No. of Recommendations: 2
I'm juggling a toddler, so can't run historical actuals... but if anyone asks, I can, and the IULs (at a 0/15 cap spread) handily beat the single-index S&P in the vast majority of rolling average periods from 10, 15, 20, 25, and 20 years, back since S&P inception.

You do a little happy-dance, but it's rather muted because you didn't get that other 11%. Hmmm, I wonder where it went? The market returned 26%, I got 15%, but where did that other 11% go to? Maybe it went to offset the losses when the floor got hit?
I'll explain (again.)

The hedge trade requires buying a long call at or near the money, which costs more than the fixed yield leg provides in call buying budget.

In order to get back under budget, the actuaries find the furthest forward call strike that they can sell for a credit to get them exactly at their call buying budget (which is their fixed leg yield.)

The person who gains from the market rising higher than the IUL cap is the counterparty that the IUL company sold the short call option to at the high end. That party purchase the right to participate in the market from that strike upwards.

S.W.A.G. = 33% of the time the excess gain was 11% and 28% of the time the avoided loss was 14%, so using handwaving fuzzy math that's pretty close to a wash.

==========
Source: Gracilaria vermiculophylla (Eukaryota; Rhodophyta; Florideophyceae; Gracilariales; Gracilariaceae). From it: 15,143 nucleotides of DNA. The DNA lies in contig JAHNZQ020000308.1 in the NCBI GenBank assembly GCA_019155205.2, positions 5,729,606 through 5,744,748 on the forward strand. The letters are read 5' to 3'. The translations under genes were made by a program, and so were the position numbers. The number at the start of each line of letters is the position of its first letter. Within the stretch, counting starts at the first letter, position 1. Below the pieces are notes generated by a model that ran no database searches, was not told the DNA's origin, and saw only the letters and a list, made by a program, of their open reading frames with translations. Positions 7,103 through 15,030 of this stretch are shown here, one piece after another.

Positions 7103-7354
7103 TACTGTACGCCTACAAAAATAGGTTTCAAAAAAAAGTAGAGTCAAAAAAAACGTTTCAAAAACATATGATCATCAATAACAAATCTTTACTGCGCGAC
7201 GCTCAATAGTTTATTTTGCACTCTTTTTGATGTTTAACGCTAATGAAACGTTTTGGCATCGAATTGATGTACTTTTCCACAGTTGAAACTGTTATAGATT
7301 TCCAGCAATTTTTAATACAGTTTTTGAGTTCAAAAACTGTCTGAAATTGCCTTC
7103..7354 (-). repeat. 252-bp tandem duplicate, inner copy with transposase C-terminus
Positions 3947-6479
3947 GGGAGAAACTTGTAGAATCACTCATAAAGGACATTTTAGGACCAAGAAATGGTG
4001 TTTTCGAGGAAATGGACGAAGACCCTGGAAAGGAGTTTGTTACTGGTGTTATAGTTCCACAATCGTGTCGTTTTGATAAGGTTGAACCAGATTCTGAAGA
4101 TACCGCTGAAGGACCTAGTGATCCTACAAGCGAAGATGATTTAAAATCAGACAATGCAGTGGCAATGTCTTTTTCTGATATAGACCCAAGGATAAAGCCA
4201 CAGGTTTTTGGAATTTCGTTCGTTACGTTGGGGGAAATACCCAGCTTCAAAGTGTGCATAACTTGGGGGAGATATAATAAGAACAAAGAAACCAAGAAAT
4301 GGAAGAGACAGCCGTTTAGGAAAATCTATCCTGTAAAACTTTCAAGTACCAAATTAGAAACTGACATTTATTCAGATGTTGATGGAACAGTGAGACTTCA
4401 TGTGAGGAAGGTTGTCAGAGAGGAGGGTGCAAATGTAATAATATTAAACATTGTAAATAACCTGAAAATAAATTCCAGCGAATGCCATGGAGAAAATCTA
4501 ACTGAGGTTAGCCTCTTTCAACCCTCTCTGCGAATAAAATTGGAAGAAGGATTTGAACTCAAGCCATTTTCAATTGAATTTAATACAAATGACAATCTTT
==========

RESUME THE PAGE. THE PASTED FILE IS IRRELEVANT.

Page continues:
Not even in the same universe as a wash. The IUL trounces the unhedged trades in the heavy majority of rolling periods.

The reason the "handwaving guesses" fail is because a 25% loss requires a 33% gain to simply "break even." Looking at just a column of annual returns and assuming that 'half up, half down, is about equal' is exactly bleeding in losses.

Start with $100,
Year #1, lose 50%
Year #2, gain 50%
Year #3, lose 50%
Year #4, gain 50%

Look at the columns, and hand-wavers assume a wash.
The math hurts in the real world of money though.

SOMEBODY took the loss when the market lost, and if it wasn't you then it was the IUL company. Likewise, SOMEBODY got the excess gain, and if it wasn't you then it was the IUL company.
Nope, and nope. The IUL actuaries perfectly hedge the trade... they only make their money from their fees, that's it.

'course, the total return of the S&P500 is not just the price. It also throws off dividends, about 2.6% a year average. The dividends come like clockwork, irregardless of any loss or gain in the share price. We don't get any of that, since [almost] all IUL's exclude dividends in the returns credited to you. The market paid a dividend and SOMEBODY received it, and if it wasn't you then it was the IUL company.
Nope, the dividends are baked into the option pricing. When dividends are strong, they reflect in more attractive option performance per cost, allowing the IUL company to buy a spread with higher caps. Nobody is surrendering the dividends of the securities of the underlying positions.

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